Probing and trapping a sensitive conformation: Amyloid-β fibrils, oligomers, and dimers

Janelle N. Fawver, Karen T. Duong, Olivia Wise-Scira, Rachel Petrofes Chapa, Hayley E. Schall, Orkid Coskuner, Xiongwei Zhu, Luis V. Colom, Ian V.J. Murray

Research output: Contribution to journalArticlepeer-review

20 Scopus citations

Abstract

Alzheimer's disease (AD) is a devastating neurodegenerative disease with pathological misfolding of amyloid-β protein (Aβ). The recent interest in Aβ misfolding intermediates necessitates development of novel detection methods and ability to trap these intermediates. We speculated that two regions of Aβ may allow for detection of specific Aβ species: the N-terminal and 22-35, both likely important in oligomer interaction and formation. We determined via epitomics, proteomic assays, and electron microscopy that the Aβ42 species (wild type, ΔE22, and MetOx) predominantly formed fibrils, oligomers, or dimers, respectively. The 2H4 antibody to the N-terminal of Aβ, in the presence of 2% SDS, primarily detected fibrils, and an antibody to the 22-35 region detected low molecular weight Aβ species. Simulated molecular modeling provided insight into these SDS-induced structural changes. We next determined if these methods could be used to screen anti-Aβ drugs as well as identify compounds that trap Aβ in various conformations. Immunoblot assays determined that taurine, homotaurine (Tramiprosate), myoinositol, methylene blue, and curcumin did not prevent Aβ aggregation. However, calmidazolium chloride trapped Aβ at oligomers, and berberine reduced oligomer formation. Finally, pretreatment of AD brain tissues with SDS enhanced 2H4 antibody immunostaining of fibrillar Aβ. Thus we identified and characterized Aβs that adopt specific predominant conformations (modified Aβ or via interactions with compounds), developed a novel assay for aggregated Aβ, and applied it to drug screening and immunohistochemistry. In summary, our novel approach facilitates drug screening, increases the probability of success of antibody therapeutics, and improves antibody-based detection and identification of different conformations of Aβ.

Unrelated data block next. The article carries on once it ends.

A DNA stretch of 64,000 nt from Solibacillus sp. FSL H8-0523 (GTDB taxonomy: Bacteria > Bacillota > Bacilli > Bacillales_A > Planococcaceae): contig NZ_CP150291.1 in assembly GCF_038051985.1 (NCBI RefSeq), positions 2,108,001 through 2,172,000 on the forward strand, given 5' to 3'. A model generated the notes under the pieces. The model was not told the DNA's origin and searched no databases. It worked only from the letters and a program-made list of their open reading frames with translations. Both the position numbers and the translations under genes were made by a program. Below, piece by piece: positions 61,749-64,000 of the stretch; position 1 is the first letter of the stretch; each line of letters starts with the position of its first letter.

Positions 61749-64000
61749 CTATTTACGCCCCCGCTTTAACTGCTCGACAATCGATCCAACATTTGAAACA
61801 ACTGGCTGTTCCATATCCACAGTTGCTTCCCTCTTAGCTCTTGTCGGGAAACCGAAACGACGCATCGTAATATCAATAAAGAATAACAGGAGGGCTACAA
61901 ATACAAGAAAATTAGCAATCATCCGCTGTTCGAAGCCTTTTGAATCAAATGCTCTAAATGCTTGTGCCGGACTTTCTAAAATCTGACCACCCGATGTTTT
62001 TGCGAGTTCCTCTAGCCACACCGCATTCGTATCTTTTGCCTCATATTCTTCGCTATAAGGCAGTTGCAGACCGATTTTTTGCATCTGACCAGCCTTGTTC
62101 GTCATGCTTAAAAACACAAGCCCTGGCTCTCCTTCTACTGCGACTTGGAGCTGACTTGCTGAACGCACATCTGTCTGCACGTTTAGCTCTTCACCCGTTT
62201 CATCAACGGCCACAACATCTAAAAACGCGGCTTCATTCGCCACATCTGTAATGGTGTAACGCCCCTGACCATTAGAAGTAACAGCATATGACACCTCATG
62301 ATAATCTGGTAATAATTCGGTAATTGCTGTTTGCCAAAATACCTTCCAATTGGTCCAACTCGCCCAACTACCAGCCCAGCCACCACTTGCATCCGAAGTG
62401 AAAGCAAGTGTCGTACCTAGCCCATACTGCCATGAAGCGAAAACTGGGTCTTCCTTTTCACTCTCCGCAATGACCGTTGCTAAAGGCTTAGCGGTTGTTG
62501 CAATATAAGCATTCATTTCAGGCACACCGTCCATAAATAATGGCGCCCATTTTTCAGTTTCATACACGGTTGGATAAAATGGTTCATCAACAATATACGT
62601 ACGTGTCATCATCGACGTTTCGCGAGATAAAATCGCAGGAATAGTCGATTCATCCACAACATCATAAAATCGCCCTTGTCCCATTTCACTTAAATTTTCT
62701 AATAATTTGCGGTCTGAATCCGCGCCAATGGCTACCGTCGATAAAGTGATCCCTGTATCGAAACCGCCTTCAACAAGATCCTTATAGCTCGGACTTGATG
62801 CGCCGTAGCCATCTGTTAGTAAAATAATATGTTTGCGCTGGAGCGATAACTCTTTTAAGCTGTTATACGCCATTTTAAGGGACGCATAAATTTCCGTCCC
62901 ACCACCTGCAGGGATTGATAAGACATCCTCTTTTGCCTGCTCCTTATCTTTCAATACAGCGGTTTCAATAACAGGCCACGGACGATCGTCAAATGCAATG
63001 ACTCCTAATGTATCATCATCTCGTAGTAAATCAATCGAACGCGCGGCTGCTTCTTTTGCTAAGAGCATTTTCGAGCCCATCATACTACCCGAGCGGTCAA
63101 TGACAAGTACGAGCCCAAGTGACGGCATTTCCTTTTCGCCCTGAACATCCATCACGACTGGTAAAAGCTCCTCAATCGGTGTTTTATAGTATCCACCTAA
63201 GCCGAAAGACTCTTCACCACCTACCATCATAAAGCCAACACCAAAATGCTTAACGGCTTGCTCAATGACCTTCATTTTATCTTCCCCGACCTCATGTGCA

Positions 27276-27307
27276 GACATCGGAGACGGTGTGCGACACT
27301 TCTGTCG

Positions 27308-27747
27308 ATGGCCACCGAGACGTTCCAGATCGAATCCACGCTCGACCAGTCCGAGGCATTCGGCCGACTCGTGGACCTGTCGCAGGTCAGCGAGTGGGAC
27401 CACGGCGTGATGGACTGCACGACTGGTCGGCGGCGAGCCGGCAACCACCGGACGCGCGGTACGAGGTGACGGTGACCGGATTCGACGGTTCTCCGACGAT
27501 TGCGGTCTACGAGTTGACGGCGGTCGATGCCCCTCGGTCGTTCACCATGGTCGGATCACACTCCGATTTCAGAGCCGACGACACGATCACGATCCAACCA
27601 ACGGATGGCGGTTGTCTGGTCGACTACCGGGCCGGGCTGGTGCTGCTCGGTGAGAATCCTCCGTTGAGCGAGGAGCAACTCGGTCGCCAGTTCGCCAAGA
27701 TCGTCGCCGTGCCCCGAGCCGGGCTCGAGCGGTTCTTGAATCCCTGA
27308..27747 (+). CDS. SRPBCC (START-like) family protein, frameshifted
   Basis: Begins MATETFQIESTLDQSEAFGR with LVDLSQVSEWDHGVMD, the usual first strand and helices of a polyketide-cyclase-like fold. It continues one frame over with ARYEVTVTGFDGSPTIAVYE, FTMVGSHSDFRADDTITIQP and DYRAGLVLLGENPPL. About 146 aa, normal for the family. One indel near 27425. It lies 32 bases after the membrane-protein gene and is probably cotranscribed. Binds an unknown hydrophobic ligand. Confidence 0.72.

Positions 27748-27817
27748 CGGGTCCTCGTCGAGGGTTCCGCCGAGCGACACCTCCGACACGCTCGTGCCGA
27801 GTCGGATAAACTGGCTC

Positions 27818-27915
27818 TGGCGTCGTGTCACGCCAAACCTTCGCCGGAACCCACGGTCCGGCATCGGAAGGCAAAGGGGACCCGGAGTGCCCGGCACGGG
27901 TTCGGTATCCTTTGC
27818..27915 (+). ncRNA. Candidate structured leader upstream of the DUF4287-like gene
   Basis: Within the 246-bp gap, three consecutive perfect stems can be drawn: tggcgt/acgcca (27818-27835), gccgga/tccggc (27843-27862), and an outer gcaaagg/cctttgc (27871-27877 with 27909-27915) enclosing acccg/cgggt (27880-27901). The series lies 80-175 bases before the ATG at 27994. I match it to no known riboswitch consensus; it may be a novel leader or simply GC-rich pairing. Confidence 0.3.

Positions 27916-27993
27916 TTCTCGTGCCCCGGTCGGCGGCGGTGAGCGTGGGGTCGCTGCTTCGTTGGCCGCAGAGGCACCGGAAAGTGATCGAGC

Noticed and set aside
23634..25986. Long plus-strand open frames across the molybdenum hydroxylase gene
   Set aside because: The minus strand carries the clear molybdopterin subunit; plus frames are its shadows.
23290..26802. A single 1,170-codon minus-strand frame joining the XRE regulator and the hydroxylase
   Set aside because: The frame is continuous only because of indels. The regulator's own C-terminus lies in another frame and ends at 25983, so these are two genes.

Original languageEnglish (US)
Pages (from-to)197-215
Number of pages19
JournalJournal of Alzheimer's Disease
Volume32
Issue number1
DOIs
StatePublished - 2012
Externally publishedYes

Keywords

  • Alzheimer's disease
  • amyloid
  • antibodies
  • berberine
  • curcumin
  • homotaurine
  • methylene blue
  • molecular modeling
  • protein folding
  • taurine

ASJC Scopus subject areas

  • Neuroscience(all)
  • Clinical Psychology
  • Geriatrics and Gerontology
  • Psychiatry and Mental health

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